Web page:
Shoreham Airshow team awarded highest Red Cross honour

Terry Alexander
Image caption Terry Alexander, who was among the volunteers, treated 23-year-old Thomas Millburn for burns

A team of British Red Cross workers who treated people injured in the Shoreham Airshow disaster have been given the organisation's highest honour.

The 66 staff and volunteers who worked on the day the Hawker Hunter crashed on the A27 and in the weeks afterwards have received the Dunant Award.

The award was last made to British Red Cross team members following the 1998 Omagh bombing in Northern Ireland.

Eleven people were killed in the Shoreham disaster on 22 August.

"It's an award for teams of volunteers that go over an above their normal day's work," said Richard Tyler, the team manager, who was also awarded a British Empire Medal in the New Year Honours.

"I am a staff member but all of the team around me were volunteers.

"I can't praise them enough."

Image copyright British Red Cross
Image caption Thomas Millburn, who spent 10 days in hospital, later met up with Red Cross volunteers who helped him

Among the volunteers on duty on 22 August was Terry Alexander, who has worked with the British Red Cross for 20 years.

She treated 23-year-old Thomas Millburn, who was taking pictures of the airshow from the A27 and was badly burned.

"We couldn't get him out of the site straight away, which meant he was going to be in pain for longer and that was really difficult," she said.

"He was an incredibly brave young man."

Image caption Team manager Richard Tyler said he could not praise the volunteers highly enough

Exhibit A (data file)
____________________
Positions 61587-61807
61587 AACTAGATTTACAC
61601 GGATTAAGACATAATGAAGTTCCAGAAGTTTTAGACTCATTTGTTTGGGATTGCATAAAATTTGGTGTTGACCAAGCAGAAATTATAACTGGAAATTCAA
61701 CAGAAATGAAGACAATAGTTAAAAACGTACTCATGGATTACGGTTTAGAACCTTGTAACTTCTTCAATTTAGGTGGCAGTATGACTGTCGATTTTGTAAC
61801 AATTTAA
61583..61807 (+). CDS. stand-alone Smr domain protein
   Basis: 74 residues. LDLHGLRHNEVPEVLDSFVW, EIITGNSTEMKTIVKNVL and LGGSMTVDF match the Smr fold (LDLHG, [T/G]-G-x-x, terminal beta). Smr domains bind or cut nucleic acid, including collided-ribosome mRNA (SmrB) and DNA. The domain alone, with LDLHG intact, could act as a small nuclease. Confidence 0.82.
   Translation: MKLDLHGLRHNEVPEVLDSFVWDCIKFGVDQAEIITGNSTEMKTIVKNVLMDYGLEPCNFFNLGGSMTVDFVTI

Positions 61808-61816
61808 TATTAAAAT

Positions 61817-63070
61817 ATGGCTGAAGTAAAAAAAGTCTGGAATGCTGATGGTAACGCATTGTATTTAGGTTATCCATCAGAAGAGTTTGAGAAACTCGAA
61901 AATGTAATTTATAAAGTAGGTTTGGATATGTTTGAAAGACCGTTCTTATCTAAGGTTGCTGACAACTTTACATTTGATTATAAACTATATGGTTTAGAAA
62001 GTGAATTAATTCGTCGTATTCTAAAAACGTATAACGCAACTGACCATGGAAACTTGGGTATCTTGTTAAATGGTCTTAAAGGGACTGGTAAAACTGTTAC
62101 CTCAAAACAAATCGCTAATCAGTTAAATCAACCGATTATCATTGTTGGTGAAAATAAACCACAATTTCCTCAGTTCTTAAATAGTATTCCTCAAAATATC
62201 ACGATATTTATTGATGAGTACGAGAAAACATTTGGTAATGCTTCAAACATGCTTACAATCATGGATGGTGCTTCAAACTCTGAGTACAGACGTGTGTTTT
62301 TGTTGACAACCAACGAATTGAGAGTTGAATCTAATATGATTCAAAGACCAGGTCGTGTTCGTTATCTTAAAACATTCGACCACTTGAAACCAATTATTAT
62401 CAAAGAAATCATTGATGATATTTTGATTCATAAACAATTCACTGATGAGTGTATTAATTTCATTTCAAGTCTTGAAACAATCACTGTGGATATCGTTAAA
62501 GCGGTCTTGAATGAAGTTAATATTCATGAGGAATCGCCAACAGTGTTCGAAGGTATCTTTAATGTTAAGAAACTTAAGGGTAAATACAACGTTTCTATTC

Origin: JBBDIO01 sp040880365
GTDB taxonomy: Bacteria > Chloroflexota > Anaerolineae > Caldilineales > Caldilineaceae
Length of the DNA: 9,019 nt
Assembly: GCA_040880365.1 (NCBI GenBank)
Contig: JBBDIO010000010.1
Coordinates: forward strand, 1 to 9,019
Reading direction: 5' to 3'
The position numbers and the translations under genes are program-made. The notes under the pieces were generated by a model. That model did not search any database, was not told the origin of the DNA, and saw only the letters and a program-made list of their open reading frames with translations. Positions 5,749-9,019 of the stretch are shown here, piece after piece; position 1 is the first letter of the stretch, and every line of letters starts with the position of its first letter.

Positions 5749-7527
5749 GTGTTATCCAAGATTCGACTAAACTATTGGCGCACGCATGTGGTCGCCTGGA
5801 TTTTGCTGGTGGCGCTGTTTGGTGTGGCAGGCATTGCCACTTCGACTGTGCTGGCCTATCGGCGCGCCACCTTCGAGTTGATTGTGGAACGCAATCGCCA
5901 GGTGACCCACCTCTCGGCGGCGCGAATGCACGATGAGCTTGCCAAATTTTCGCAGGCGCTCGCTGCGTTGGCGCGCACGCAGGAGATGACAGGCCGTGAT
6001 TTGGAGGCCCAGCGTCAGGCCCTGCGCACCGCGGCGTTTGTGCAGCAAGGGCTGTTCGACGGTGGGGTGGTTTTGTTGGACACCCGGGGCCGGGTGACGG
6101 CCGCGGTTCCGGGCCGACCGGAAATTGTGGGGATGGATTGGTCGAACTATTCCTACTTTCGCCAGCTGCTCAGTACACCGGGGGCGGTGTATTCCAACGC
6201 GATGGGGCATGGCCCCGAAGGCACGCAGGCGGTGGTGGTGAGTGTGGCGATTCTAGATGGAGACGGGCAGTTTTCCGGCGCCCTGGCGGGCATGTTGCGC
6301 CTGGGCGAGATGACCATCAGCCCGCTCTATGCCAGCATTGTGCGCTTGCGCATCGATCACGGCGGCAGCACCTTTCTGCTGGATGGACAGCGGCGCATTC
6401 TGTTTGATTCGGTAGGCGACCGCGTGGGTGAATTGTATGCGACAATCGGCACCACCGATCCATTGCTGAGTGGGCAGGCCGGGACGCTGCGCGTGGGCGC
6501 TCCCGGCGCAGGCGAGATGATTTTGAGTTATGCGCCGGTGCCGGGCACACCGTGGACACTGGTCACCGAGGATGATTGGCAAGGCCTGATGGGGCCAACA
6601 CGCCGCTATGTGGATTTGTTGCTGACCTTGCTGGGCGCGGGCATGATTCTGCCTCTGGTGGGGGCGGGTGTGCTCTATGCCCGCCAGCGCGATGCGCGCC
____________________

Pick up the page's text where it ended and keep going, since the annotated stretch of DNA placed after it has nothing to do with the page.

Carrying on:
Image copyright EPA
Image caption The Hawker Hunter jet crashed on to the A27 during the airshow in August

A team of 42 British Red Cross personnel were working at the airshow to provide first aid and ambulance support for the event.

As well as helping the South East Coast Ambulance crew, which was first at the scene of the crash, volunteers treated the walking wounded.

They also helped those among the 20,000 spectators who needed medical treatment.

In the days that followed, British Red Cross emergency support teams helped the emergency and recovery teams clear the site and manned a telephone for anyone affected by the disaster, which took 30 calls over two weeks.

Tony Kemp, a nurse who was among the team who pulled pilot Andy Hill from the wreckage of the plane, has been awarded the Special Service Cross by the British Red Cross.

The victims:

Image copyright BBC/Sussex Police/Facebook
Image caption (Top row, left to right) Matt Jones, Matthew Grimstone, Jacob Schilt, Maurice Abrahams, Richard Smith. (Bottom row, left to right) Mark Reeves, Tony Brightwell, Mark Trussler, Daniele Polito, Dylan Archer, Graham Mallinson
  • Matt Jones, a 24-year-old personal trainer
  • Matthew Grimstone, 23, a Worthing United footballer who worked as a groundsman at Brighton & Hove Albion
  • Jacob Schilt, also 23 and also a Worthing United player, was travelling to a match with Mr Grimstone
  • Maurice Abrahams, 76, from Brighton, was a chauffeur on his way to pick up a bride on her wedding day
  • Friends Richard Smith, 26, and Dylan Archer, 42, who were going for a bike ride on the South Downs
  • Mark Reeves, 53, had ridden his motorcycle to the perimeter of Shoreham Airport to take photos of the planes
  • Tony Brightwell, 53, from Hove was an aircraft enthusiast and had learnt to fly at Shoreham airfield
  • Mark Trussler, 54, is thought to have been riding his motorcycle on the A27
  • Daniele Polito was travelling in the same car as Mr Jones
  • Graham Mallinson, 72, from Newick, was a keen photographer and retired engineer

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